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Are Food Allergies and Sensitivities Making You Miserable?

Updated on June 22, 2012

False Fat, Real Suffering

How many times have you gone to your doctor feeling tired, achy, congested, bloated, and just...unwell...and been told, "There's nothing wrong," or worse, "It's all in your head." How many times have you been handed a prescription for a pill, the side of effects of which are worse than your original symptoms? I've certainly been there. A little less than a decade ago, I went to a local endocrinologist because I was gaining weight without eating more, regular hour-long workouts weren't taking off the weight, I was growing thick facial hair, and I was lactating without ever having been pregnant. After a few cursory tests, the doctor and his sanctimonius nurse told me it was "probably depression."

Last time I checked, depression doesn't cause facial hair growth in women, or bilateral lactation.

Long story short, it took me years to find a good doctor who ran the proper tests and discovered long-standing hormonal imbalance and a benign pituitary microadenoma. Depression, my foot.

You can read about the correction of my hormonal problems in some of my other hubs. However, this one focuses on one thing that can exacerbate hormonal imbalance, and most allopaths give it no lip service at allergies and sensitivities.

What's Eating You?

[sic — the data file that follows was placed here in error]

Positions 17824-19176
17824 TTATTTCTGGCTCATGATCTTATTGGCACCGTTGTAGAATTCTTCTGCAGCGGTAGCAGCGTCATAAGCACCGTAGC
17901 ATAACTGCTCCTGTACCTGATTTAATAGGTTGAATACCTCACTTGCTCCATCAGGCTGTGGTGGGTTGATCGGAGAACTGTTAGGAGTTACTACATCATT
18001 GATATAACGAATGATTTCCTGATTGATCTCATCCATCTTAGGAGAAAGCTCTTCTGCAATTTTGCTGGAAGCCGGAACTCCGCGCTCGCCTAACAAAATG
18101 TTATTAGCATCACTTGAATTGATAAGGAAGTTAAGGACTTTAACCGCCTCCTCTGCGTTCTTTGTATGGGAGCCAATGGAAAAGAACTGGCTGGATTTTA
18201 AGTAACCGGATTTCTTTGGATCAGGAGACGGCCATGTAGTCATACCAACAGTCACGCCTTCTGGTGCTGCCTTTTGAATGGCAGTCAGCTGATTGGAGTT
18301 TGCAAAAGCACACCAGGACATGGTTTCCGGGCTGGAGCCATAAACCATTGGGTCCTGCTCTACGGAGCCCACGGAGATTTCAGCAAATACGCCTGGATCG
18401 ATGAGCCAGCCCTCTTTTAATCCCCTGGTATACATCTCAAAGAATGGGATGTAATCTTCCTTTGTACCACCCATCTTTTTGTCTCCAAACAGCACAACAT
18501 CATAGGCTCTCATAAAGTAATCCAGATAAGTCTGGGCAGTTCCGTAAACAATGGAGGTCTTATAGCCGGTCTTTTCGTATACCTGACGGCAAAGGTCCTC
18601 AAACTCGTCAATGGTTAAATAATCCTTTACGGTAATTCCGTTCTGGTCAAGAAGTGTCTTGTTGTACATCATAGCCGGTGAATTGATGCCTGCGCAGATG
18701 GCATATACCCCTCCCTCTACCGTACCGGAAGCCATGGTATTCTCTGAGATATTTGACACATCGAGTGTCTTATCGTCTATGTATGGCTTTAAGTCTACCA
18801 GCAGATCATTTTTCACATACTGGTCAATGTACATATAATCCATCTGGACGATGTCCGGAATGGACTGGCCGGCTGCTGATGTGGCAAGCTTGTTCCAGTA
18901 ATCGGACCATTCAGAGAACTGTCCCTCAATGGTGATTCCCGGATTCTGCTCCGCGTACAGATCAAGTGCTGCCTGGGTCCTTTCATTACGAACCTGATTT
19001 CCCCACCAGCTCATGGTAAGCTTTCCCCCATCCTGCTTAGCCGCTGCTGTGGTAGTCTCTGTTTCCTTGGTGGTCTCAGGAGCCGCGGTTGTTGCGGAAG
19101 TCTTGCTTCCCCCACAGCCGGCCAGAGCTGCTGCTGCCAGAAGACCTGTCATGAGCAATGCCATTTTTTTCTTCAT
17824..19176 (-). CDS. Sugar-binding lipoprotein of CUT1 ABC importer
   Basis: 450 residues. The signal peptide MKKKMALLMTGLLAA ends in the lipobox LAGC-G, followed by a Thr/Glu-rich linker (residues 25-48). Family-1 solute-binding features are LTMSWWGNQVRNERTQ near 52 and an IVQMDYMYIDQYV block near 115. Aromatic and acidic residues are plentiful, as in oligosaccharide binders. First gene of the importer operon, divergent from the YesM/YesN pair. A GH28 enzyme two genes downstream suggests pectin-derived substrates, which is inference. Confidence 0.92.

In his book The False Fat Diet, Dr. Elson Haas talks about the implications of food allergies on our overall health and well being. Egregious food allergies, like peanut allergies, can cause anaphylactic shock and death if not treated swiftly. However, there are lesser allergies (and I use the word 'lesser' for lack of a better term, because they do cause systemic problems) which, although they pose no immediate health threat, can do damage to your body, little by little over time. Your body reacts to offending foods like alien invaders and sends out antibodies and fluid to protect you from what it perceives as a harmful substance.

The Sensitive Seven

Because they are so pervasive in our North American diet, there are seven foods which normally cause allergic reactions or sensitivies: dairy, wheat, corn, sugar, eggs, soy, and peanuts. The first two are difficult to sidestep because they seem to be found in everything we eat. The more one eats a particular food, the more one is likely to develop a sensitivity or allergy to it. We may not even realize we are eating wheat or dairy, because they are sometimes hidden in lists of food ingredients or masked by different names. Gluten is a term we are hearing more and more of nowadays, because more and more people are being diagnosed with celiac disease. Is this because doctors are more savvy at diagnosing this or because more and more people are becoming intolerant of it since it's so pervasive in our modern diet? Do we need wheat in soy sauce or bologna? Of course not, but it's a cheap filler. Dairy content may be masked as whey protein or casein. Goat's milk and raw milk don't seem to cause the same quality of problems as pasteurized cow's milk, but one can still have sensitivities. Since soy can also be a common allergen (as it is in so many food products), rice has become a popular alternative in both milk and cheese. Rice is also a tasty and viable alternative to wheat.

How Do I Know What I'm Allergic to If My Doctor Won't Test Me?